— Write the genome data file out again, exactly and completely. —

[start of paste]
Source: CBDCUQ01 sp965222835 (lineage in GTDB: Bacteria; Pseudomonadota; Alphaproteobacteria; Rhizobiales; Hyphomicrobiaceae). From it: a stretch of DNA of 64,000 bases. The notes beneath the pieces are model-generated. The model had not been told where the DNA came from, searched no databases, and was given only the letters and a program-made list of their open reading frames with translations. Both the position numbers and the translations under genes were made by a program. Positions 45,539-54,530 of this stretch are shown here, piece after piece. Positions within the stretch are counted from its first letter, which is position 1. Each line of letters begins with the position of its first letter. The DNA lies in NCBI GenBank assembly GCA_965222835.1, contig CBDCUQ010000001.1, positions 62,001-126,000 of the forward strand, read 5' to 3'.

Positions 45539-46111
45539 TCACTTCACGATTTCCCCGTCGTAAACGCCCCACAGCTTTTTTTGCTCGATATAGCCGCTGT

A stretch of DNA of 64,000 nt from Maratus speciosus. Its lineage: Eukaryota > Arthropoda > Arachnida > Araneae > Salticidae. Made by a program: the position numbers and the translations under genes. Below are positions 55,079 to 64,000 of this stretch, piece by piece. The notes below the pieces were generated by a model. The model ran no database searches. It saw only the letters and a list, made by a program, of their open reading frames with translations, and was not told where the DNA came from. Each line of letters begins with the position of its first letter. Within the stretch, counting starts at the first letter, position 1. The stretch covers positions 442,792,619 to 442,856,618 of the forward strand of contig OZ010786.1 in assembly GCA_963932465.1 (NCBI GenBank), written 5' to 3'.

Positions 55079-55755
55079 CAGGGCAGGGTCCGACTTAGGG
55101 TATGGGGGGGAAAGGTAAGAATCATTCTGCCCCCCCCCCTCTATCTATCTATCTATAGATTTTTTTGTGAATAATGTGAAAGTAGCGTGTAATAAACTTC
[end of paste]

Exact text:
Source: CBDCUQ01 sp965222835 (lineage in GTDB: Bacteria; Pseudomonadota; Alphaproteobacteria; Rhizobiales; Hyphomicrobiaceae). From it: a stretch of DNA of 64,000 bases. The notes beneath the pieces are model-generated. The model had not been told where the DNA came from, searched no databases, and was given only the letters and a program-made list of their open reading frames with translations. Both the position numbers and the translations under genes were made by a program. Positions 45,539-54,530 of this stretch are shown here, piece after piece. Positions within the stretch are counted from its first letter, which is position 1. Each line of letters begins with the position of its first letter. The DNA lies in NCBI GenBank assembly GCA_965222835.1, contig CBDCUQ010000001.1, positions 62,001-126,000 of the forward strand, read 5' to 3'.

Positions 45539-46111
45539 TCACTTCACGATTTCCCCGTCGTAAACGCCCCACAGCTTTTTTTGCTCGATATAGCCGCTGT

A stretch of DNA of 64,000 nt from Maratus speciosus. Its lineage: Eukaryota > Arthropoda > Arachnida > Araneae > Salticidae. Made by a program: the position numbers and the translations under genes. Below are positions 55,079 to 64,000 of this stretch, piece by piece. The notes below the pieces were generated by a model. The model ran no database searches. It saw only the letters and a list, made by a program, of their open reading frames with translations, and was not told where the DNA came from. Each line of letters begins with the position of its first letter. Within the stretch, counting starts at the first letter, position 1. The stretch covers positions 442,792,619 to 442,856,618 of the forward strand of contig OZ010786.1 in assembly GCA_963932465.1 (NCBI GenBank), written 5' to 3'.

Positions 55079-55755
55079 CAGGGCAGGGTCCGACTTAGGG
55101 TATGGGGGGGAAAGGTAAGAATCATTCTGCCCCCCCCCCTCTATCTATCTATCTATAGATTTTTTTGTGAATAATGTGAAAGTAGCGTGTAATAAACTTC